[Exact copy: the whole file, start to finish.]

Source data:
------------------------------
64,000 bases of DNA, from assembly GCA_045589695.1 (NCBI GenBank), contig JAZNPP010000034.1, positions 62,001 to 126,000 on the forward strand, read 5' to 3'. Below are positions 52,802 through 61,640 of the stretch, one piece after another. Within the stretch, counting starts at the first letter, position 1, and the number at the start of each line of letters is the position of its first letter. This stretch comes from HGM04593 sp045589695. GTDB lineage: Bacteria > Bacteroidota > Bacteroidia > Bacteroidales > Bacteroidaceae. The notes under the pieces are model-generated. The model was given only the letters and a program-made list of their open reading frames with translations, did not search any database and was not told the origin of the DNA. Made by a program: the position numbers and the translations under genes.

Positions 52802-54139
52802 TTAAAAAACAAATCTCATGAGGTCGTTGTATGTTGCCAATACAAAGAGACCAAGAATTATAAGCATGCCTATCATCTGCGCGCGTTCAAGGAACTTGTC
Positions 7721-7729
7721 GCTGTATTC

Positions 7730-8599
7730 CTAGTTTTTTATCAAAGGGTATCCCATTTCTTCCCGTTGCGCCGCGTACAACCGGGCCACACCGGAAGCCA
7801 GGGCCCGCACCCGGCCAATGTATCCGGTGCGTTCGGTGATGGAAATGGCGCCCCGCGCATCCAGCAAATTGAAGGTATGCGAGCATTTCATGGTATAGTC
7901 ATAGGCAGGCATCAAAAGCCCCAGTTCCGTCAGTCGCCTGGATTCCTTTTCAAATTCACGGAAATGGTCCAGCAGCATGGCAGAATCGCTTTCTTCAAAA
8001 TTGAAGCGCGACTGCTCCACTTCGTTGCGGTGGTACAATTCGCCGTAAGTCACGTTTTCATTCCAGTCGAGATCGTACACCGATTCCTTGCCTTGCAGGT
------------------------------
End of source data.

64,000 bases of DNA, from assembly GCA_045589695.1 (NCBI GenBank), contig JAZNPP010000034.1, positions 62,001 to 126,000 on the forward strand, read 5' to 3'. Below are positions 52,802 through 61,640 of the stretch, one piece after another. Within the stretch, counting starts at the first letter, position 1, and the number at the start of each line of letters is the position of its first letter. This stretch comes from HGM04593 sp045589695. GTDB lineage: Bacteria > Bacteroidota > Bacteroidia > Bacteroidales > Bacteroidaceae. The notes under the pieces are model-generated. The model was given only the letters and a program-made list of their open reading frames with translations, did not search any database and was not told the origin of the DNA. Made by a program: the position numbers and the translations under genes.

Positions 52802-54139
52802 TTAAAAAACAAATCTCATGAGGTCGTTGTATGTTGCCAATACAAAGAGACCAAGAATTATAAGCATGCCTATCATCTGCGCGCGTTCAAGGAACTTGTC
Positions 7721-7729
7721 GCTGTATTC

Positions 7730-8599
7730 CTAGTTTTTTATCAAAGGGTATCCCATTTCTTCCCGTTGCGCCGCGTACAACCGGGCCACACCGGAAGCCA
7801 GGGCCCGCACCCGGCCAATGTATCCGGTGCGTTCGGTGATGGAAATGGCGCCCCGCGCATCCAGCAAATTGAAGGTATGCGAGCATTTCATGGTATAGTC
7901 ATAGGCAGGCATCAAAAGCCCCAGTTCCGTCAGTCGCCTGGATTCCTTTTCAAATTCACGGAAATGGTCCAGCAGCATGGCAGAATCGCTTTCTTCAAAA
8001 TTGAAGCGCGACTGCTCCACTTCGTTGCGGTGGTACAATTCGCCGTAAGTCACGTTTTCATTCCAGTCGAGATCGTACACCGATTCCTTGCCTTGCAGGT